In popular culture
Bicycle kicks are an important part of football culture. Former Manchester City defender Paul Lake considers that a particularly notable bicycle kick performance in the English Premier League "became the root cause of hundreds of head injuries as City fans across Manchester recklessly attempted to recreate their hero's acrobatics". At one point in his career, Italian striker Mario Balotelli, when training to emulate the skill of players like the Brazilian midfielder Ronaldinho and the French midfielder Zinedine Zidane, "became obsessed with the bicycle kick and wanted to try it whenever and however". In an article for theguardian.com, sports journalist Rob Smyth listed what he deemed as six of the best overhead and scissors kicks in the history of football, including the kick executed by Welsh forward Mark Hughes in a World Cup qualification match played between Wales and Spain in 1985, and the bicycle kick goal by Peruvian winger Juan Carlos Oblitas in a 1975 Copa América match between Peru and Chile.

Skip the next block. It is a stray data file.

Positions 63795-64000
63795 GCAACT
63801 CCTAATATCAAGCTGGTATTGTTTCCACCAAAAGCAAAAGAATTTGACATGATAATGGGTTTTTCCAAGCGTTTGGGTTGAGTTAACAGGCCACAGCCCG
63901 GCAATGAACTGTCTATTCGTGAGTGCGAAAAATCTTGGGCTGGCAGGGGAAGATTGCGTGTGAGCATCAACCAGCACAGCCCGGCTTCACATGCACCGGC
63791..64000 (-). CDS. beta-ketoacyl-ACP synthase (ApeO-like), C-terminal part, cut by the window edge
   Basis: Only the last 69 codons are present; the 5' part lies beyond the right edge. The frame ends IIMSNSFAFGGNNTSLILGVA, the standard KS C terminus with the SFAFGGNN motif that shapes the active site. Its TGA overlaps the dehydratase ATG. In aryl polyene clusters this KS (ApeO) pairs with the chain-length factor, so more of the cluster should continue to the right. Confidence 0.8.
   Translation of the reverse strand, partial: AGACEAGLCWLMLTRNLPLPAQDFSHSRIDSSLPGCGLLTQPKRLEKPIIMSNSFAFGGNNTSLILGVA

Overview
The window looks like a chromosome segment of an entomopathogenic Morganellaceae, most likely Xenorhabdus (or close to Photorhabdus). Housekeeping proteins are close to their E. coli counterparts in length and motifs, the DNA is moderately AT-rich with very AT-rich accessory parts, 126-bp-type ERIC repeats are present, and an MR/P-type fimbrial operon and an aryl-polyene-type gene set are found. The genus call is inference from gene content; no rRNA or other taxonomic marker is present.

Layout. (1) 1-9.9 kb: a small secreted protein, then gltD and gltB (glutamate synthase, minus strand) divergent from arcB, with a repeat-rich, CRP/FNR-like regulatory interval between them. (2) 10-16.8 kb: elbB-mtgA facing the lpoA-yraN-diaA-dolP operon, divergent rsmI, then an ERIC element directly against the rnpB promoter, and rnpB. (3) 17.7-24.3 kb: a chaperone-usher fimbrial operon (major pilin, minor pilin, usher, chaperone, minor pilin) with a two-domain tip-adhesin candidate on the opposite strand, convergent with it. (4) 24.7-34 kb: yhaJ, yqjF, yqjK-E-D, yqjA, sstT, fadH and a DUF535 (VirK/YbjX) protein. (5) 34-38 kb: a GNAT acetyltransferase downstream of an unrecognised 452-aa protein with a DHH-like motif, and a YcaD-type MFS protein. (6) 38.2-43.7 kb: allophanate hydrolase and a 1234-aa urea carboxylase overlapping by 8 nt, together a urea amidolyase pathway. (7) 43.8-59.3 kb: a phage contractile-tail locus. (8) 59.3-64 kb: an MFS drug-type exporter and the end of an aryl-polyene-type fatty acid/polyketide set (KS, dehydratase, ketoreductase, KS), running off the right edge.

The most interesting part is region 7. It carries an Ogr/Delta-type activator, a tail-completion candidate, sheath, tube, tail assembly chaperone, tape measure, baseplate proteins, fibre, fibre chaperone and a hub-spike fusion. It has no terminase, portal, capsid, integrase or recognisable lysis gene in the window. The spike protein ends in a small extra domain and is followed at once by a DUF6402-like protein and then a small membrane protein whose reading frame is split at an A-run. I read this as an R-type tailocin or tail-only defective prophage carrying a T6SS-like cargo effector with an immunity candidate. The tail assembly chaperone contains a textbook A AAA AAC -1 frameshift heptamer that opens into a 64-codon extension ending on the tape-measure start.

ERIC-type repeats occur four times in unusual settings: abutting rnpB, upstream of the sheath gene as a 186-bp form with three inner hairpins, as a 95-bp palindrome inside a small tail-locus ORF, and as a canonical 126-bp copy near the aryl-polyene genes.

The bicycle kick is notably executed by Pelé in the 1981 motion picture Escape to Victory—the United States Soccer Federation describes it as "the best demonstration of a bicycle kick". Pelé comments on it in his autobiography, stating, "I got to show off a little in the final reel" and describing his bicycle kick as "spectacular". A Google Doodle in September 2013, celebrating Leônidas da Silva's 100th birthday, prominently featured a bicycle kick performed by a stick figure representing the popular Brazilian forward.
A monument to the bicycle kick executed by Ramón Unzaga Asla was erected in Talcahuano, Chile, in 2014; created by sculptor María Angélica Echavarri, the statue is composed of copper and bronze and measures three meters in diameter. A statue in honor of Manuel Negrete's bicycle kick is planned for the Coyoacán district of Mexico City. The Uruguayan novelist Eduardo Galeano wrote about the bicycle kick in his book Soccer in Sun and Shadow, praising Unzaga as the inventor. The Peruvian Nobel laureate writer Mario Vargas Llosa has the protagonist in The Time of the Hero's Spanish edition declare that the bicycle kick must have been invented in Callao, Peru.
The manoeuvre is also popular in variants of association football, such as beach soccer and futsal. In beach soccer, bicycle kicks are so commonly used that, according to a report by FIFA, "it takes a very special one to really catch the eye of the fans". An action like the bicycle kick is also used in sepak takraw, a sport whose objective is to kick a ball over a net and into the opposing team's side.